EI2019 Short Course Description

SC15: High-Dynamic-Range Theory and Technology
Sunday 13 January • 3:45 – 5:45 pm
Course Length: 2 hours
Course Level: Intermediate
Instructors: Alessandro Rizzi, University of Milano, and John McCann, McCann Imaging
Fee*: Member: $185 / Non-member: $210 / Student: $65 
*after December 18, 2018, members / non-members prices increase by $50, student price increases by $20

High Dynamic Range (HDR) imaging is a continuously evolving part of color. It began with the invention of HDR painting in the Renaissance. It continued with multiple exposures to attempt to capture a wider range of scene information, and to recreating HDR scenes by integrating widely-used LCD with LED illumination. Today, there are HDR televisions using OLED and Quantum Dot technologies and developing HDR display standards.

HDR imaging captures and displays more information than conventional imaging. Non-uniform illumination increases the range of light in natural scenes. After a detailed description of the problems in accurate image acquisition, this course focuses on methods of creating and manipulating HDR images using scene measurements of camera images and visual appearances. Measuring the actual physical limitations of scene capture, scene display, and the interaction of these systems with human vision are emphasized, as is the differences between single-pixel and spatial comparison HDR algorithms. The course presents measurements about the limits of accurate camera acquisition (range and color) and the usable range of light for displays presented to human vision. It discusses the principles of tone rendering and the role of HDR spatial models.

Learning Outcomes
  • Explore the history of HDR imaging.
  • Understand dynamic range and quantization: the ‘salame’ metaphor.
  • Compare single and multiple-exposures for scene capture.
  • Measure optical limits in acquisition and display: scene dependent effects of glare.
  • RAW scene capture in LDR and HDR scenes.
  • Human vision and a program to calculate the retinal image altered by glare.
  • Discuss current HDR TV systems and standards: tone-rendering vs. spatial HDR methods.
Intended Audience
Anyone interested in using HDR imaging: science and applications. This includes students, color scientists, imaging researchers, medical imagers, software and hardware engineers, photographers, cinematographers, and production specialists.

Alessandro Rizzi is Full Professor and head of the MIPS Lab in the department of computer science at the University of Milan, teaching fundamentals of digital imaging and colorimetry. He is doing research since 1990 in the field of digital imaging with a particular interest on color, visualization, photography, HDR, and on the perceptual issues related to digital imaging, interfaces, and lighting. He has been one of the founders of the Italian Color Group, Secretary of CIE Division 8, and IS&T Fellow and Vice President. In 2015 he received the Davies medal from the Royal Photographic Society. Rizzi is co-chair of the IS&T conference “Color Imaging: Displaying, Processing, Hardcopy and Applications”, topical editor for Applied Color Science of the Journal of Optical Society of America, associate editor of  Journal of Electronic Imaging, member of several program committees of conferences related to color and digital imaging, and author of more than 300 scientific works.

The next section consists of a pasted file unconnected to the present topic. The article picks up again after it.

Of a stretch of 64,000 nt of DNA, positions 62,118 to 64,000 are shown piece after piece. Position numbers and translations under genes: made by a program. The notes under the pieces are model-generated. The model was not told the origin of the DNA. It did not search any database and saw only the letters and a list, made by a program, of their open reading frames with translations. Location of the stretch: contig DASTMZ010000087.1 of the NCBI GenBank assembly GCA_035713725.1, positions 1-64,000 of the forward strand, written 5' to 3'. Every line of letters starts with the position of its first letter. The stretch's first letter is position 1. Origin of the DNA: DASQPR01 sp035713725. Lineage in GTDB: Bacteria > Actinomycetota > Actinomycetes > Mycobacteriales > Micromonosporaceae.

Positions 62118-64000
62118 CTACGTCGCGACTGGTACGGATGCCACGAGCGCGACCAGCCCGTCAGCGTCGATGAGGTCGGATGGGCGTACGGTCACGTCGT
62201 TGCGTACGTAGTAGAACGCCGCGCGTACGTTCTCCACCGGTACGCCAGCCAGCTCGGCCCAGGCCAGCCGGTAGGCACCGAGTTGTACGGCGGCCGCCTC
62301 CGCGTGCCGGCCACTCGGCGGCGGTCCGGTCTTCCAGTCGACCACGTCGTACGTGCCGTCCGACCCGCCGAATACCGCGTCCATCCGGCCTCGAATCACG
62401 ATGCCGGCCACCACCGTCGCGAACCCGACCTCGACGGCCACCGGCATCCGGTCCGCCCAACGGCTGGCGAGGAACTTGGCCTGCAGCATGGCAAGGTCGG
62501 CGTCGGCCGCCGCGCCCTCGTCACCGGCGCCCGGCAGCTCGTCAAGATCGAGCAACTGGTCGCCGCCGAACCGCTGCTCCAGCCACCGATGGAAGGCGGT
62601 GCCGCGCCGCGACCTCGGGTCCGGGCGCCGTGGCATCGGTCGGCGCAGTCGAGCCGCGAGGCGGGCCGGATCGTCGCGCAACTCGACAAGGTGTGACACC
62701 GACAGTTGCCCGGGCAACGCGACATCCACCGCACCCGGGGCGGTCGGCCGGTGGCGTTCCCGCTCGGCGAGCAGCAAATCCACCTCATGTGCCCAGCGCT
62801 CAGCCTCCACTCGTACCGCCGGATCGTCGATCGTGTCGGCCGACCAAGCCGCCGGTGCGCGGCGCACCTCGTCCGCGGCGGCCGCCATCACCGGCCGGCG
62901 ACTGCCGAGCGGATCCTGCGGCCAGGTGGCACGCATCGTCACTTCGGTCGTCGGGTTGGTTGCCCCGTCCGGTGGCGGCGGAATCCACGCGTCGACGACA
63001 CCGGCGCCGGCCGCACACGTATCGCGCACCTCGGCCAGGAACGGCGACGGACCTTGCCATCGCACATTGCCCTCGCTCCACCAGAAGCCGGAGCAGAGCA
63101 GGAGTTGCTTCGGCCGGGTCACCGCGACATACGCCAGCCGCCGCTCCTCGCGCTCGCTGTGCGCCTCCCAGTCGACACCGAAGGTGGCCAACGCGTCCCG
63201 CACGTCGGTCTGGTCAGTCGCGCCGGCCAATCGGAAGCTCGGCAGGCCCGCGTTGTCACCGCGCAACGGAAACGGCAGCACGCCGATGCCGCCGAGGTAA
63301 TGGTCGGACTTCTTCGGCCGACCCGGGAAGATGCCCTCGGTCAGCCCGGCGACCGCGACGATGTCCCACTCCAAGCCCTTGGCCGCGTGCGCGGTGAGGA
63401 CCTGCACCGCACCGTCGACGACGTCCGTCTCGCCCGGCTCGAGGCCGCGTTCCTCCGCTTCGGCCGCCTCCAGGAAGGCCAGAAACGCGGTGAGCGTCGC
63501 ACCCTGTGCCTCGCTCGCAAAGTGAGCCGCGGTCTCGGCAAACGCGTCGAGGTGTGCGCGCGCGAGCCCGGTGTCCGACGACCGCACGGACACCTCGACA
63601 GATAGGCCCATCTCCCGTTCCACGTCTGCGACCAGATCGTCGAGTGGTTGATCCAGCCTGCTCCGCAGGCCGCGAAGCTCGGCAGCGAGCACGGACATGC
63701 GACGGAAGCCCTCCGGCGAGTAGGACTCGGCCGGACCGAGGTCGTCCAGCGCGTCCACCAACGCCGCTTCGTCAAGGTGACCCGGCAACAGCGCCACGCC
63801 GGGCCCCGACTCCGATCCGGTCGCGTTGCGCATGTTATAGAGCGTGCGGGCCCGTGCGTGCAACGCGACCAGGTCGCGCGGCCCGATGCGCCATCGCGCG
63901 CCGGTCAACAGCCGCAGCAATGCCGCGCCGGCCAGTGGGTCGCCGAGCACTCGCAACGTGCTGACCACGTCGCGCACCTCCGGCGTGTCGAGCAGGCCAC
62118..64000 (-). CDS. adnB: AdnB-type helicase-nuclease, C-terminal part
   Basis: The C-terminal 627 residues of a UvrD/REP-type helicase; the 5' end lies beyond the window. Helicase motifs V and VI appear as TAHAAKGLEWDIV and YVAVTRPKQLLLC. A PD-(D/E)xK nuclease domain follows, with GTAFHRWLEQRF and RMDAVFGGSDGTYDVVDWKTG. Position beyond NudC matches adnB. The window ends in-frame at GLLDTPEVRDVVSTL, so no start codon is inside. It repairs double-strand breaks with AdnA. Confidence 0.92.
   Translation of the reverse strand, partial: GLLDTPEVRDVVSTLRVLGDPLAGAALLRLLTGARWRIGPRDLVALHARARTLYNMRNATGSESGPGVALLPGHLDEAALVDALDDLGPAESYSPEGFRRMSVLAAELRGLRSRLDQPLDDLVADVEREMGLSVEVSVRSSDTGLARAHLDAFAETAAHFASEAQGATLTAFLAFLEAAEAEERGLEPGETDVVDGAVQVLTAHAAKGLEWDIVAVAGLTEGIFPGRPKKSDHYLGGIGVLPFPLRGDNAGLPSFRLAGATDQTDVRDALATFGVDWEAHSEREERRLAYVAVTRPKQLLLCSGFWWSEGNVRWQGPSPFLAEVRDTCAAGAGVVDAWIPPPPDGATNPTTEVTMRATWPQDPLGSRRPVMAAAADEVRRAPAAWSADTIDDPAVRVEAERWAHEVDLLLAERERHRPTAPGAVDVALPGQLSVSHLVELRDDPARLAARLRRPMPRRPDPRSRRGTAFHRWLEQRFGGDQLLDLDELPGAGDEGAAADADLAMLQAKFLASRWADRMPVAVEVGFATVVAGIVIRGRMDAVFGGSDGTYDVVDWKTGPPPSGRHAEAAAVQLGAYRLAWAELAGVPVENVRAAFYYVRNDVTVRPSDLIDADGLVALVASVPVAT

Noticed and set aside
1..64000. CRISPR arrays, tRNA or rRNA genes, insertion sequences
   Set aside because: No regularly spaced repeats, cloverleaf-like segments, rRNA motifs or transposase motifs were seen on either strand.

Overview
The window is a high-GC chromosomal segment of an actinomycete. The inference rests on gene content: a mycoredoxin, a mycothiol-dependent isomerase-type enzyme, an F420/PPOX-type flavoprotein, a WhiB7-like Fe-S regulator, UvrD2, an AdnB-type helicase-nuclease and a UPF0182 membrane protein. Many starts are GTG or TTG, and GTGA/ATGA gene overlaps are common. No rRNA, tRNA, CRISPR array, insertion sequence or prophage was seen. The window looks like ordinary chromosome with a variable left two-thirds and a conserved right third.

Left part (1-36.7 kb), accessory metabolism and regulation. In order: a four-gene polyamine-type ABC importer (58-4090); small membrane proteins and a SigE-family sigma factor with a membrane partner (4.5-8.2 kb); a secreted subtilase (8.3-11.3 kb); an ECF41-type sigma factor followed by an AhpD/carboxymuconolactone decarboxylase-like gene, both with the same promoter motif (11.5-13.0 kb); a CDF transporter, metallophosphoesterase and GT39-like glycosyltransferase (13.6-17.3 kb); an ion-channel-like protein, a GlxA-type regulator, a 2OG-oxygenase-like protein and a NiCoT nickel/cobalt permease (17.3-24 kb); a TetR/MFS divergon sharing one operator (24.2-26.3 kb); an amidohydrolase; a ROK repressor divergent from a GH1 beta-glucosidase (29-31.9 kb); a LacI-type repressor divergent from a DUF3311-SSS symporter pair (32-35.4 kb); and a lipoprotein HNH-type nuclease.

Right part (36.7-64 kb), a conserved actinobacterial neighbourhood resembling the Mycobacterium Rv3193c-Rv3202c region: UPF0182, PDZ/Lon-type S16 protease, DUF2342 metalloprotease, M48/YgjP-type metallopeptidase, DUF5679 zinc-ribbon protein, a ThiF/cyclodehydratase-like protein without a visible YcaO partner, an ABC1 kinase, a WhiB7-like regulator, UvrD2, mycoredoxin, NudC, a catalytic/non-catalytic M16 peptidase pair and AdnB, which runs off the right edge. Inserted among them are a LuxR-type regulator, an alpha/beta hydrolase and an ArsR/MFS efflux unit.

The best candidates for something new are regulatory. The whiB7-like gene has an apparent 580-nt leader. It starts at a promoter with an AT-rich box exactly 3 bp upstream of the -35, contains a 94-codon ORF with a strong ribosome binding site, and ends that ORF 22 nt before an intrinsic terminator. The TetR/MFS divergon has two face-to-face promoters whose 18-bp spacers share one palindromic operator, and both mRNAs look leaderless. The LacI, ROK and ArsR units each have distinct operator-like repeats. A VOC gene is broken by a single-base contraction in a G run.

John McCann received a degree in biology from Harvard College (1964). He worked in, and managed, the Vision Research Laboratory at Polaroid from 1961 to 1996. He has studied human color vision, digital image processing, large format instant photography, and the reproduction of fine art. His publications and patents have studied Retinex theory, color constancy, color from rod/cone interactions at low light levels, appearance with scattered light, and HDR imaging. He is a Fellow of IS&T and the Optical Society of America (OSA). He is a past President of IS&T and the Artists Foundation, Boston. He is the IS&T/OSA 2002 Edwin H. Land Medalist and IS&T 2005 Honorary Member.

Related EI Conferences

Important Dates
Call for Papers Announced 1 Mar 2018
Journal-first Submissions Due 30 Jun 2018
Abstract Submission Site Opens 1 May 2018
Review Abstracts Due (refer to For Authors page
 · Early Decision Ends 30 Jun 2018
· Regular Submission Ends 8 Sept 2018
· Extended Submission Ends 25 Sept 2018
 Final Manuscript Deadlines  
 · Fast Track Manuscripts Due 14 Nov 2018 
 · Final Manuscripts Due 1 Feb 2019 
Registration Opens 23 Oct 2018
Early Registration Ends 18 Dec 2018
Hotel Reservation Deadline 3 Jan 2019
Conference Begins 13 Jan 2019